Such patrols had been conducted for about a year on a monthly, sometimes even weekly basis, until Afghanistan suspended them in late 2016. This has been partly corroborated by eyewitness accounts, stating that the patrols in the Little Pamir were conducted by Chinese and Afghan border guards. The eyewitness report furthermore indicates that the Afghan Border Police stationed in the Little Pamir cooperated with Chinese troops.
There have also been persistent reports since last year that China has been in talks with Afghanistan over the construction of a military base in Wakhan Corridor. The ostensible reason for this is the possible infiltration of Uighur ETIM militants from Afghanistan into China through the corridor. Mohammad Radmanesh, Afghan Defence Ministry deputy spokesperson, had stated in this regard: “We are going to build it (the base) but the Chinese government has committed to help the division financially, provide equipment and train the Afghan soldiers.”
Despite frequent allegations that Uighur extremists being present in Afghanistan, China has not presented even an estimated number of such Uighurs. Their presence in Afghanistan is likely to be insignificantly small. Uighurs that reside in Afghanistan probably migrated to the country, most likely during the Taliban regime in the late 1990s. It is unlikely that these Uighurs would actually want to return to China and, even if they did whether they would act as terrorists in Xinjiang!
The importance of this otherwise peaceful region is that it shares borders with China and Tajikistan and the local residents all have links to the Krygz people. Wakhi, Kyrgyz and Khowar are the major ethnic groups of Wakhan. The total population is estimated at about 10,600. Until 1978, the northeastern most portion of Wakhan was home to about 5,000 ethnic Kyrgyz. Most of the Kyrgyz inhabitants fled to Pakistan in 1978, in the aftermath of the Saur Revolution. The ethnic Kyrgyz sought 5,000 visas from the US Consulate in Peshawar for resettlement in Alaska. Their request was denied. At this point, Turkey then under the military rule of General Kenan Evren, had provided resettlement of the entire group in the Lake Van region of Turkey in 1982.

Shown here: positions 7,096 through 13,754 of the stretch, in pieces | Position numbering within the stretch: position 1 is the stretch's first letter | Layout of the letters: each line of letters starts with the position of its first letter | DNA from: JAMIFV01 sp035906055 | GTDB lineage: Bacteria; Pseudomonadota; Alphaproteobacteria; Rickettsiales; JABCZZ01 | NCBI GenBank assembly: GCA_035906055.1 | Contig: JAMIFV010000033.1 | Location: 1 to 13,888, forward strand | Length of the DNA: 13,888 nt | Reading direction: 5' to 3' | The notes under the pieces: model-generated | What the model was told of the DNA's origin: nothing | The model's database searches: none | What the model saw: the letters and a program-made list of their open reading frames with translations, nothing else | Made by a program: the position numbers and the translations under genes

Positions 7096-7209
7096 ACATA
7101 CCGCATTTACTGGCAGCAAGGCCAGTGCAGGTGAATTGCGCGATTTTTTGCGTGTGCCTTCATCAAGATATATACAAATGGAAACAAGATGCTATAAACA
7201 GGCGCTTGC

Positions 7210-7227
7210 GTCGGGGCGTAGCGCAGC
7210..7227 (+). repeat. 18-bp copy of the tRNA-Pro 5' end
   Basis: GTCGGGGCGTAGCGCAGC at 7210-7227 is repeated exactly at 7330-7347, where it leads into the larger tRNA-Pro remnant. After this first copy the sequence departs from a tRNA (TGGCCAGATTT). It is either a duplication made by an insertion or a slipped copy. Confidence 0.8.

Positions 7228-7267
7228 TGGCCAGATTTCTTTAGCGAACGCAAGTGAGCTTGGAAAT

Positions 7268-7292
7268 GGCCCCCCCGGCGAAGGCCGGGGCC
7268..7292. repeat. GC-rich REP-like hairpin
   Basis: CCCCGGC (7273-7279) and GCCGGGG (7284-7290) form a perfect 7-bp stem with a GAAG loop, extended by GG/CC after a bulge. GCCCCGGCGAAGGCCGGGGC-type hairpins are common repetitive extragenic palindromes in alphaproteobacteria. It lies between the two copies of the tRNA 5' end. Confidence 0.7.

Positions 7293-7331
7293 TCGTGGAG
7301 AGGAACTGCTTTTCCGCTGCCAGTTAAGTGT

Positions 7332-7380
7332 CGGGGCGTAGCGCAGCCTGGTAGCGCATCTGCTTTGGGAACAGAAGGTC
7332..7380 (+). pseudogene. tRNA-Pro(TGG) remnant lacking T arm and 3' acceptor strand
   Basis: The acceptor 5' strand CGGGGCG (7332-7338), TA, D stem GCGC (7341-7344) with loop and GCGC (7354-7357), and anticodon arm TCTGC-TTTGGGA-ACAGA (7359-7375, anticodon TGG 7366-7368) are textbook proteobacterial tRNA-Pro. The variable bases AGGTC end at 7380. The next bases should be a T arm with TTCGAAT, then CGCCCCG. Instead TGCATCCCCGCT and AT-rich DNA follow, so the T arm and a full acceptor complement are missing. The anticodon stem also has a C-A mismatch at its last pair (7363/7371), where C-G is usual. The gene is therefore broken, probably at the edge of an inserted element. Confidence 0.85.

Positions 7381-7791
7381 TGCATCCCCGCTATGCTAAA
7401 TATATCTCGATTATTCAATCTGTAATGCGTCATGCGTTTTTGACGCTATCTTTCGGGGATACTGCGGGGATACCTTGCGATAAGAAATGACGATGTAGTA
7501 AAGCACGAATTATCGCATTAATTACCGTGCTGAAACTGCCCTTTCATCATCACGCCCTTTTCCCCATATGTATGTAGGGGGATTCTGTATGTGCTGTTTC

Chinese concerns about illicit cross-border activities on the Afghan-Chinese border, are highly exaggerated. The Afghan-Chinese border lies in extremely remote mountains and can only be crossed through two passes. Both passes are located on altitudes of nearly 16,500 feet (5,000 meters) above the sea level and are hardly accessible – far away from any settlement with not even footpaths leading to them.
Beijing fears that exiled Uighur members of the East Turkestan Islamic Movement (ETIM) are passing through the Wakhan into Xinjiang to carry out attacks. China is also worried that fighters of the militant Islamic State group fleeing Iraq and Syria could cross Central Asia and Xinjiang to reach Afghanistan, or use the Wakhan to enter China. The challenge is that the terrain precludes the large-scale movement of men through the Wakhan into China. There is only one pass, i.e., Waghjir Pass and this too has been closed by China for some years now. It is more likely that Islamic State fighters moving out of Syria are using Tajikistan as a point of entry into Afghanistan.
Chinese officials have been quoted by several sources emphasizing that the patrols in the Wakhan Corridor were jointly conducted by Afghan, Tajik and Chinese forces based on a corresponding agreement between those nations, and were therefore legal. There is little doubt therefore, that China is beginning to play a new Great Game in the Pamirs. Is the US under President Donald Trump listening?